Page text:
Anna Eleanor Roosevelt was born in New York City on October 11, 1884. She was the daughter of lovely Anna Hall and Elliott Roosevelt, younger brother of Theodore. Eleanor’s mother died when she was eight years old and she and her siblings went to live with Grandmother Hall. Her father died two years later. Eleanor grew up a lonely and shy girl in wealth and comfort. At 15 she was sent abroad to a distinguished school in England. This experience was her first chance to develop self-confidence among other girls. She wrote at this young age: “…no matter how plain a woman may be if truth and loyalty are stamped upon her face all will be attracted to her…” When she returned three years later she returned with a confidence in herself and with a compassionate social conscience.
In Eleanor’s circle of friends was a distant cousin, Franklin Delano Roosevelt. They became engaged in 1903 and were married in 1905, with her uncle, President Theodore Roosevelt, giving her away. Within eleven years she bore six children (one son died in infancy). During these years she worked at a New York settlement house. Thus began her life-long service and dedication to the welfare of youth, black Americans, the poor and women.
Eleanor’s husband Franklin served in the New York State Senate from 1910 to 1913. This started her long career as political helpmate. She gained knowledge of Washington while he served as Secretary of the Navy. When Franklin was stricken with polio in 1921, she tended to him devotedly. She became active in the women’s division of the State Democratic Committee to keep his interest in politics alive. In 1928 Franklin successfully campaigned for Governor of New York. Eleanor was his eyes and ears tirelessly traveling and gathering the grass-roots knowledge of his constituents and reporting back to him on their concerns.
When Franklin and Eleanor came to the White House in 1933 she transformed the traditional role of First Lady. She reshaped the role around her own skills and her deep commitment to social reform. Eleanor never shirked official entertaining: she greeted thousands with charming friendliness. She also broke precedent and held more than 300 press conferences that she cleverly restricted to women journalists, knowing that news organizations all over the country would be forced to hire their first female reporter in order to have access to the First Lady. She traveled to all parts of the country, gave lectures and radio broadcasts, and expressed her opinions in a daily newspaper column, “My Day”. This made her a tempting target for political enemies but her integrity and sincerity endeared her to many.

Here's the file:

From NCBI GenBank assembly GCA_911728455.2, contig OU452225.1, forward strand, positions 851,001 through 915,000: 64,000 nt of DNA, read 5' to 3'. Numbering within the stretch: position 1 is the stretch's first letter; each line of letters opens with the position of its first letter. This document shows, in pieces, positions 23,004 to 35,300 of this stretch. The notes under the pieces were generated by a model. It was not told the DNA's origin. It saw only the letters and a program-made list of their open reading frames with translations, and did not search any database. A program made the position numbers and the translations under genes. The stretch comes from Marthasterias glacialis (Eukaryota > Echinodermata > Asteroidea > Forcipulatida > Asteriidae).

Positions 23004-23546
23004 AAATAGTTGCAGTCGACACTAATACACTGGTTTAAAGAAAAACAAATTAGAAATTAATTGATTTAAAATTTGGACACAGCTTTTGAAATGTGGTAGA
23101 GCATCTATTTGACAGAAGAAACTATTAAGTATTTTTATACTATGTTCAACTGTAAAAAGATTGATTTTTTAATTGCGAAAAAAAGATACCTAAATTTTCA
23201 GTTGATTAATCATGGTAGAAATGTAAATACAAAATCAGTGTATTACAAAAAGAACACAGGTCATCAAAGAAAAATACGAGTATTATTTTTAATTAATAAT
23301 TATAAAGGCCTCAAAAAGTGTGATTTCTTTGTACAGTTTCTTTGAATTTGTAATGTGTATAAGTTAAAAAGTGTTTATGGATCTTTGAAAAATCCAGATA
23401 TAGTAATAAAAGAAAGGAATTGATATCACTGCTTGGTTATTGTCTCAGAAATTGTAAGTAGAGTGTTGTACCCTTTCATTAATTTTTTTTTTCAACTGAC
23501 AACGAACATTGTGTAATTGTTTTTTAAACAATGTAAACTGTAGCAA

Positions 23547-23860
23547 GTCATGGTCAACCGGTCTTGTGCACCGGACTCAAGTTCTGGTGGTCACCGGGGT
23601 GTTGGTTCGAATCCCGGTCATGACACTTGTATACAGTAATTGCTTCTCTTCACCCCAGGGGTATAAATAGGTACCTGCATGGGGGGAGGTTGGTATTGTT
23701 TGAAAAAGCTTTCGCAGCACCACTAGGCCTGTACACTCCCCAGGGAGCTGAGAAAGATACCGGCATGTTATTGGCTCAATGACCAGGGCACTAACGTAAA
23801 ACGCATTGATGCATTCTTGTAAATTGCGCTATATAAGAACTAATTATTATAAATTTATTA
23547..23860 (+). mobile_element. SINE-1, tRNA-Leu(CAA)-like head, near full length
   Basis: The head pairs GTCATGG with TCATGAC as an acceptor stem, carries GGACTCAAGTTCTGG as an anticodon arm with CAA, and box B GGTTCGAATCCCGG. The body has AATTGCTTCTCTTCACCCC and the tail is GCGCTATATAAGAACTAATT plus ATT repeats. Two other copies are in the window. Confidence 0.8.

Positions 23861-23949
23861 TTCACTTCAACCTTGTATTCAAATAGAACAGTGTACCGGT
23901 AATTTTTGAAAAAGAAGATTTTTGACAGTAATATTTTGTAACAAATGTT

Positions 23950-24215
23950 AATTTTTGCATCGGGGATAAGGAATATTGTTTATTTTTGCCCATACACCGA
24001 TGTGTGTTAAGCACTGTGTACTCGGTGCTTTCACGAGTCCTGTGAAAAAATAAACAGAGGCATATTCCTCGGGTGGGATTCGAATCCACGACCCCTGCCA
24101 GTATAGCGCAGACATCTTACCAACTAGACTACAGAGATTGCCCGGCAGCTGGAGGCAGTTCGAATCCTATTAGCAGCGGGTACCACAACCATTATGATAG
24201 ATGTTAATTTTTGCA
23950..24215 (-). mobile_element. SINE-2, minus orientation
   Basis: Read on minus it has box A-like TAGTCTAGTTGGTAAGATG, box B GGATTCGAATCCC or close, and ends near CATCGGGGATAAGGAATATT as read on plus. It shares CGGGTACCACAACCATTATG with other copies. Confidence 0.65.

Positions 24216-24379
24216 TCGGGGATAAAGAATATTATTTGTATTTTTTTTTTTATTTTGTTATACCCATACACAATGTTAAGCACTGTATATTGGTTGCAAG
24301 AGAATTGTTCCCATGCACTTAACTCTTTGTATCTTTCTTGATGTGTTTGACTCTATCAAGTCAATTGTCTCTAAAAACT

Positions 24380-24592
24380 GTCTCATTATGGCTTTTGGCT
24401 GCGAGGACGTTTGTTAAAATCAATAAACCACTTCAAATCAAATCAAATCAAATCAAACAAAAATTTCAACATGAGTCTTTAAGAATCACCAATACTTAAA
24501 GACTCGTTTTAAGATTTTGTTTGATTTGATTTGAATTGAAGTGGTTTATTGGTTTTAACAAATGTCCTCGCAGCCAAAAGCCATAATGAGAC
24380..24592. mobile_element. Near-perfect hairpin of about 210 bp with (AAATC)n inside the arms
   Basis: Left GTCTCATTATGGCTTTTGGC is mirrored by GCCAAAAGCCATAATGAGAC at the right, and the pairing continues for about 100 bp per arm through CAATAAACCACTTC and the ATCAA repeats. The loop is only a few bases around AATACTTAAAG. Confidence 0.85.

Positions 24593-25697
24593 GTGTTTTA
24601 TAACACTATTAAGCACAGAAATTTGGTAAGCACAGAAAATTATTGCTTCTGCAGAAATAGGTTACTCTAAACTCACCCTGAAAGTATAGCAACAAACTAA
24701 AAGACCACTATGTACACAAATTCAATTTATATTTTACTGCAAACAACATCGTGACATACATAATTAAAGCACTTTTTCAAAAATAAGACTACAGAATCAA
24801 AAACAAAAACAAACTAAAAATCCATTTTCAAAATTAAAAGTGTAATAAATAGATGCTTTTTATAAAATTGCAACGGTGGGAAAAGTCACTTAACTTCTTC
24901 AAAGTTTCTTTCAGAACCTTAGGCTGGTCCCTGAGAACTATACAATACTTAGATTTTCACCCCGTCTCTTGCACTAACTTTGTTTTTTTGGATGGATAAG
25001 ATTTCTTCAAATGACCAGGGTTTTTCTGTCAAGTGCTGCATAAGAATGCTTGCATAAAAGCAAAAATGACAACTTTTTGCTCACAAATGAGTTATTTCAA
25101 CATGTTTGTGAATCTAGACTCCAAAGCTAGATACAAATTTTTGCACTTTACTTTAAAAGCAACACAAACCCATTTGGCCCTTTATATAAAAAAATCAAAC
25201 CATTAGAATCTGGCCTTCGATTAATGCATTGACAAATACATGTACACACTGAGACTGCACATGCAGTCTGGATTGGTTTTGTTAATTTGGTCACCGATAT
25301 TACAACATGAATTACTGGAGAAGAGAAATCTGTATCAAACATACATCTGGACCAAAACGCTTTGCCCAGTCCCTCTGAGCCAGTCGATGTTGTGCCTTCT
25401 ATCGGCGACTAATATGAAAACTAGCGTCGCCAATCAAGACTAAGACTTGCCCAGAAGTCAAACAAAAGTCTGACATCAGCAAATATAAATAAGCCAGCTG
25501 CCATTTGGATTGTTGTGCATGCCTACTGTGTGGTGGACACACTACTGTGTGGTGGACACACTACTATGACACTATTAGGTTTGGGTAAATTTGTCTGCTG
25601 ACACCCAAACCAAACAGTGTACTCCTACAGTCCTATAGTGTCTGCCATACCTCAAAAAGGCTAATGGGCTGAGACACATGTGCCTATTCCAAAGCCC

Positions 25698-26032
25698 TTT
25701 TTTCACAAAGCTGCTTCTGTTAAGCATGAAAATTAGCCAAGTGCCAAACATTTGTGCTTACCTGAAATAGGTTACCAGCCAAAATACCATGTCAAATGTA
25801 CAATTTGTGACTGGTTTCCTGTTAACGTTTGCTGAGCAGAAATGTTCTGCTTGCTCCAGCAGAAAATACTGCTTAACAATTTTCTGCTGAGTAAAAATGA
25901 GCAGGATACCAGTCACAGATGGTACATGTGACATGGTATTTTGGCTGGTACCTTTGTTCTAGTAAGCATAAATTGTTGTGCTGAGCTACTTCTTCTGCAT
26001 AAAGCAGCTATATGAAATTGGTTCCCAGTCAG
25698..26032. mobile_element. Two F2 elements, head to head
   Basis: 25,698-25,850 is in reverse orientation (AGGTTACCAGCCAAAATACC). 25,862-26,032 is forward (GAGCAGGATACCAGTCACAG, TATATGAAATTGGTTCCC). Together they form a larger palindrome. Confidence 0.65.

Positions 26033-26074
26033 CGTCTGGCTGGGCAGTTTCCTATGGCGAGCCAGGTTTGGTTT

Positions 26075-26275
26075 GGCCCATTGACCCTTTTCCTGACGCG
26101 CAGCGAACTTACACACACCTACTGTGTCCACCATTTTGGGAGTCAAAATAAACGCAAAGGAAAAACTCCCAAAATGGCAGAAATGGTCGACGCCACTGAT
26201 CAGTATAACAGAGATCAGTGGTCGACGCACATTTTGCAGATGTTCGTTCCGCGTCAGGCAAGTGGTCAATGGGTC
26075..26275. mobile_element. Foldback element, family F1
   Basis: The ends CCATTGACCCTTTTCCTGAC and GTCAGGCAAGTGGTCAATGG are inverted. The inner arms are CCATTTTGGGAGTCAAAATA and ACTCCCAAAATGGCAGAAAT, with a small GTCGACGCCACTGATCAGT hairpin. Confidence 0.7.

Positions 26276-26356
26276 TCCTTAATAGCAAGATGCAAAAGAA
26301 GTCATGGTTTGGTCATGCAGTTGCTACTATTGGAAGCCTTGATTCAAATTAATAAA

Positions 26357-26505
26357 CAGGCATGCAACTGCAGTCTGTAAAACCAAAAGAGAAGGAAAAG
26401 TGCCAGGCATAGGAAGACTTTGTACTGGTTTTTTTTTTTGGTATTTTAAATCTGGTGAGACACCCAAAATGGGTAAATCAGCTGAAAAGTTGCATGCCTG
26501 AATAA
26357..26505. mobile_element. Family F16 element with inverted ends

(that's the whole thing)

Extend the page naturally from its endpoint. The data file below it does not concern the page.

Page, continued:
In Eleanor’s travels across the country she developed a great understanding of race relations and civil rights. Eleanor compelled Franklin to sign a series of Executive orders barring discrimination in the administration of various New Deal projects. When she first began inspecting New Deal programs she had been shocked to find that blacks were being systematically discriminated against at every turn. She was concerned for disadvantaged black Americans and worked closely for the Advancement of Colored People (NAACP). In 1938, while attending the Southern Conference for Human Welfare in Birmingham, Alabama, she refused to abide by a segregation ordinance that required her to sit in the white section of the auditorium, apart from her black friends. The following year she resigned from the Daughters of the American Revolution in protest to their preventing black singer Marian Anderson from performing at Constitution Hall. Answering to some of her critics she stated, “Do what you feel in your heart to be right- for you’ll be criticized anyway. You’ll be damned if you do, and damned if you don’t.”
When the United States entered World War II, Eleanor Roosevelt channeled her energies into the war effort. She was assistant director of the Office of Civilian Defense mustering up civilian volunteers. She provided a powerful voice to recruit women workers to the factories and was instrumental in securing the first government funds ever allotted for child-care centers. When women workers were fired as the war came to an end she fought to stem the tide and argued on principle that everyone who wanted to work had a right to be productive. She railed against the closing of the child-care centers as shortsighted. She wanted to see the country “get away from considering a man or woman from the point of view of religion, color, or sex.”
After the President’s death in 1945 she returned to a cottage at his Hyde Park estate and told reporters, “The story is over.” Within a year, however, she began her service as American spokesperson in the United Nations specializing in humanitarian, social, and cultural issues. In 1948, she drafted the Universal Declaration of Human Rights, which affirmed life, liberty, and equality internationally for all people regardless of race, creed, or color. Eleanor continued a vigorous career until 1962. Today she remains a powerful inspiration to leaders in both the civil rights and women’s movements.